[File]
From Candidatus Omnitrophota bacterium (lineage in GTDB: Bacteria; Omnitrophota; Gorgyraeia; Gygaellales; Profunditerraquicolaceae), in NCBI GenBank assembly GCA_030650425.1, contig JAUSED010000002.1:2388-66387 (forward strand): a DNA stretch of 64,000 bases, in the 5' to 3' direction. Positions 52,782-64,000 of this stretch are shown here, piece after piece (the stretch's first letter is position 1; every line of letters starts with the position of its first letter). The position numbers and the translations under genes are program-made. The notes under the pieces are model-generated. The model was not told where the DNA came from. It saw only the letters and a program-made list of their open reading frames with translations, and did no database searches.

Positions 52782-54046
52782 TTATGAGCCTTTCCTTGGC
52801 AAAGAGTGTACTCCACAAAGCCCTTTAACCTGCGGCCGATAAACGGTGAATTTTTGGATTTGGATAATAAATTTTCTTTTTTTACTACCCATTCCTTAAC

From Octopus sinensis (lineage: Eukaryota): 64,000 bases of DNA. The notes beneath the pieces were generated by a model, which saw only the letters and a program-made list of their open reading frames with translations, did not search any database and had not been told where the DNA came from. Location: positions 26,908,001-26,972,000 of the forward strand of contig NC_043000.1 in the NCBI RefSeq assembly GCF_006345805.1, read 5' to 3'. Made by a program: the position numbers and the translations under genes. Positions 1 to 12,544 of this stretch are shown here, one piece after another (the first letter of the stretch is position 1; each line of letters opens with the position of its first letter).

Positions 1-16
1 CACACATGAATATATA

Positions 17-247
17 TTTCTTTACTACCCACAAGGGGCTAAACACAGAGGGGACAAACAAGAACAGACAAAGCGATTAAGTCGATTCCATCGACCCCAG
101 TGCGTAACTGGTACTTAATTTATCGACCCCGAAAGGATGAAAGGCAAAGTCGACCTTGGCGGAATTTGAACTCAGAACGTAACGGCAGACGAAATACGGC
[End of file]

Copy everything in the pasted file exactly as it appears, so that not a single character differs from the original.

From Candidatus Omnitrophota bacterium (lineage in GTDB: Bacteria; Omnitrophota; Gorgyraeia; Gygaellales; Profunditerraquicolaceae), in NCBI GenBank assembly GCA_030650425.1, contig JAUSED010000002.1:2388-66387 (forward strand): a DNA stretch of 64,000 bases, in the 5' to 3' direction. Positions 52,782-64,000 of this stretch are shown here, piece after piece (the stretch's first letter is position 1; every line of letters starts with the position of its first letter). The position numbers and the translations under genes are program-made. The notes under the pieces are model-generated. The model was not told where the DNA came from. It saw only the letters and a program-made list of their open reading frames with translations, and did no database searches.

Positions 52782-54046
52782 TTATGAGCCTTTCCTTGGC
52801 AAAGAGTGTACTCCACAAAGCCCTTTAACCTGCGGCCGATAAACGGTGAATTTTTGGATTTGGATAATAAATTTTCTTTTTTTACTACCCATTCCTTAAC

From Octopus sinensis (lineage: Eukaryota): 64,000 bases of DNA. The notes beneath the pieces were generated by a model, which saw only the letters and a program-made list of their open reading frames with translations, did not search any database and had not been told where the DNA came from. Location: positions 26,908,001-26,972,000 of the forward strand of contig NC_043000.1 in the NCBI RefSeq assembly GCF_006345805.1, read 5' to 3'. Made by a program: the position numbers and the translations under genes. Positions 1 to 12,544 of this stretch are shown here, one piece after another (the first letter of the stretch is position 1; each line of letters opens with the position of its first letter).

Positions 1-16
1 CACACATGAATATATA

Positions 17-247
17 TTTCTTTACTACCCACAAGGGGCTAAACACAGAGGGGACAAACAAGAACAGACAAAGCGATTAAGTCGATTCCATCGACCCCAG
101 TGCGTAACTGGTACTTAATTTATCGACCCCGAAAGGATGAAAGGCAAAGTCGACCTTGGCGGAATTTGAACTCAGAACGTAACGGCAGACGAAATACGGC